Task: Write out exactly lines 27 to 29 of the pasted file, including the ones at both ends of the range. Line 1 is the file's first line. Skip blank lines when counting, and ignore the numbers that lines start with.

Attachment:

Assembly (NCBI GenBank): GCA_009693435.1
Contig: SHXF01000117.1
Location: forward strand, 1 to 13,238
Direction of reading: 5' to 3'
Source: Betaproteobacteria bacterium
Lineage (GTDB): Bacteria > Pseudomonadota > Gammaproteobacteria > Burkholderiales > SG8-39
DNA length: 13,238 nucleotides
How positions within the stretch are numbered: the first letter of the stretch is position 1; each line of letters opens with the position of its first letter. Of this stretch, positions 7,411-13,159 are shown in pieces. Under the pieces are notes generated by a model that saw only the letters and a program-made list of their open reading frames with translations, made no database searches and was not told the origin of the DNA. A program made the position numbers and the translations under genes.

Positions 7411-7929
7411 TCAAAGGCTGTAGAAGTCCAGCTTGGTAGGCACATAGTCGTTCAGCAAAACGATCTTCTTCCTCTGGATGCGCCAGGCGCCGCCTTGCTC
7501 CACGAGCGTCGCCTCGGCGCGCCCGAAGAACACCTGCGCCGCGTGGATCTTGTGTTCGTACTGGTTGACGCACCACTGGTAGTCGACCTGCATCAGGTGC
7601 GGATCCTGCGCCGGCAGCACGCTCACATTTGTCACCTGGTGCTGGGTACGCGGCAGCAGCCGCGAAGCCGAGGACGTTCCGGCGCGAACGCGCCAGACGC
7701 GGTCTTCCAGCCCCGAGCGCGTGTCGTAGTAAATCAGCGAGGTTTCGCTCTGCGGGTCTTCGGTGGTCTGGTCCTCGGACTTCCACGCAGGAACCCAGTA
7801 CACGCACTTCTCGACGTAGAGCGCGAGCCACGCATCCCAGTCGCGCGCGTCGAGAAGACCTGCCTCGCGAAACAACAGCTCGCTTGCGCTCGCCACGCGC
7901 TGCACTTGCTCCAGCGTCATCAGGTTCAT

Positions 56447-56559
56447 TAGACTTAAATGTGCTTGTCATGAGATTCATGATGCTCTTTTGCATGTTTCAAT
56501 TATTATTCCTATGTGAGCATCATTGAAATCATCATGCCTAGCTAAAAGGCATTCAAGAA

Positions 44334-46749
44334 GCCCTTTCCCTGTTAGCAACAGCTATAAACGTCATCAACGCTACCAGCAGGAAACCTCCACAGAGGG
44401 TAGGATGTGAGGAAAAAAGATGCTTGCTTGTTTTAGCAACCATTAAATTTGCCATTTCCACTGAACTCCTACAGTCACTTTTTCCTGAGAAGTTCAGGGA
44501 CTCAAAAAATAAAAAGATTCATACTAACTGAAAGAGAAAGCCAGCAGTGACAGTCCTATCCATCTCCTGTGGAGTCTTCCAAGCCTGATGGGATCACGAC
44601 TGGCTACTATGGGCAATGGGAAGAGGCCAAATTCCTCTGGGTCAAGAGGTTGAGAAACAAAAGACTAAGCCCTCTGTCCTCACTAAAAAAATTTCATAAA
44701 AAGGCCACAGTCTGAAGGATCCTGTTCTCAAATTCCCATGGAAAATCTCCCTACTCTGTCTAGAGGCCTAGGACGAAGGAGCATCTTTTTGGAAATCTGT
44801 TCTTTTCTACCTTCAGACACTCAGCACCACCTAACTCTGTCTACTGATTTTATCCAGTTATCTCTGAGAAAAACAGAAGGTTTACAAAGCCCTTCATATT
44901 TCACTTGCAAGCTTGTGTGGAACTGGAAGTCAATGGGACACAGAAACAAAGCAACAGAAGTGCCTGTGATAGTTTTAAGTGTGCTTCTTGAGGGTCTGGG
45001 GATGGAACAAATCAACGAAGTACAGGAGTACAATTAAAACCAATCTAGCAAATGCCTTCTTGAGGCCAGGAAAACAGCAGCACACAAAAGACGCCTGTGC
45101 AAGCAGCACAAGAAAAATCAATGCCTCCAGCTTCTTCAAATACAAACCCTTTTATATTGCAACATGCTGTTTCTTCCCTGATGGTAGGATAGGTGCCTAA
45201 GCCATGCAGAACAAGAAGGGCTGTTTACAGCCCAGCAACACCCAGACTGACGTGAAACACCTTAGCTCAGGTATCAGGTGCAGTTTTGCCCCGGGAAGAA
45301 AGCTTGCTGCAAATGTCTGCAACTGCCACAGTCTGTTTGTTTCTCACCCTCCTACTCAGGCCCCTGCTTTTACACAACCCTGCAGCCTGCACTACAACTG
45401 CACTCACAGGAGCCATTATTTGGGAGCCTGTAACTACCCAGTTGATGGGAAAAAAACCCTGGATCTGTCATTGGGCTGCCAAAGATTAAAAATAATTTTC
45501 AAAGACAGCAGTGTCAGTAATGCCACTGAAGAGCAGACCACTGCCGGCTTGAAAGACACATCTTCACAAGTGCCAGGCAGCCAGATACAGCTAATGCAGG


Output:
45001 GATGGAACAAATCAACGAAGTACAGGAGTACAATTAAAACCAATCTAGCAAATGCCTTCTTGAGGCCAGGAAAACAGCAGCACACAAAAGACGCCTGTGC
45101 AAGCAGCACAAGAAAAATCAATGCCTCCAGCTTCTTCAAATACAAACCCTTTTATATTGCAACATGCTGTTTCTTCCCTGATGGTAGGATAGGTGCCTAA
45201 GCCATGCAGAACAAGAAGGGCTGTTTACAGCCCAGCAACACCCAGACTGACGTGAAACACCTTAGCTCAGGTATCAGGTGCAGTTTTGCCCCGGGAAGAA